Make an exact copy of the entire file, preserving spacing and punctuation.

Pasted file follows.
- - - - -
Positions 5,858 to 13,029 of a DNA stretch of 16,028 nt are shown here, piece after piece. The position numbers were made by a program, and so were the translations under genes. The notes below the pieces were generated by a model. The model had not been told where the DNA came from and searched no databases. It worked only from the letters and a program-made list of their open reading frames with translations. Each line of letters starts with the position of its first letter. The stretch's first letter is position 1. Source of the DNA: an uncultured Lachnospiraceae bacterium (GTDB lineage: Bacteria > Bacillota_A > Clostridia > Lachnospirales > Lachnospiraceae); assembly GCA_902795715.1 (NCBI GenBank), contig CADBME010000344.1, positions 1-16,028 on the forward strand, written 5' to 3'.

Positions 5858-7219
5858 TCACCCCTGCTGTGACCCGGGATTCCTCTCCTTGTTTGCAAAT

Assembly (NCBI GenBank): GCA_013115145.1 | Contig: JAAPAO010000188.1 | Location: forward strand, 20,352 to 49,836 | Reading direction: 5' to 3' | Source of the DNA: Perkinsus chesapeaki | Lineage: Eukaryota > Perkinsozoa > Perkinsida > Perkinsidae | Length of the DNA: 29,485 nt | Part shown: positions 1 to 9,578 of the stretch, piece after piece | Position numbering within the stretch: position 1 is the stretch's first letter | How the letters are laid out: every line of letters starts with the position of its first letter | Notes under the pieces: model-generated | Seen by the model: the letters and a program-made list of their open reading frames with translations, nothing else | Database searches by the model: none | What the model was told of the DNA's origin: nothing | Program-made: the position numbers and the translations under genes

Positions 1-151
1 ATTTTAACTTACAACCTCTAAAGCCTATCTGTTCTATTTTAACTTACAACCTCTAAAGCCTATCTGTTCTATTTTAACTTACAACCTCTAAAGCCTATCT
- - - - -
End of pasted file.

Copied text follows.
Positions 5,858 to 13,029 of a DNA stretch of 16,028 nt are shown here, piece after piece. The position numbers were made by a program, and so were the translations under genes. The notes below the pieces were generated by a model. The model had not been told where the DNA came from and searched no databases. It worked only from the letters and a program-made list of their open reading frames with translations. Each line of letters starts with the position of its first letter. The stretch's first letter is position 1. Source of the DNA: an uncultured Lachnospiraceae bacterium (GTDB lineage: Bacteria > Bacillota_A > Clostridia > Lachnospirales > Lachnospiraceae); assembly GCA_902795715.1 (NCBI GenBank), contig CADBME010000344.1, positions 1-16,028 on the forward strand, written 5' to 3'.

Positions 5858-7219
5858 TCACCCCTGCTGTGACCCGGGATTCCTCTCCTTGTTTGCAAAT

Assembly (NCBI GenBank): GCA_013115145.1 | Contig: JAAPAO010000188.1 | Location: forward strand, 20,352 to 49,836 | Reading direction: 5' to 3' | Source of the DNA: Perkinsus chesapeaki | Lineage: Eukaryota > Perkinsozoa > Perkinsida > Perkinsidae | Length of the DNA: 29,485 nt | Part shown: positions 1 to 9,578 of the stretch, piece after piece | Position numbering within the stretch: position 1 is the stretch's first letter | How the letters are laid out: every line of letters starts with the position of its first letter | Notes under the pieces: model-generated | Seen by the model: the letters and a program-made list of their open reading frames with translations, nothing else | Database searches by the model: none | What the model was told of the DNA's origin: nothing | Program-made: the position numbers and the translations under genes

Positions 1-151
1 ATTTTAACTTACAACCTCTAAAGCCTATCTGTTCTATTTTAACTTACAACCTCTAAAGCCTATCTGTTCTATTTTAACTTACAACCTCTAAAGCCTATCT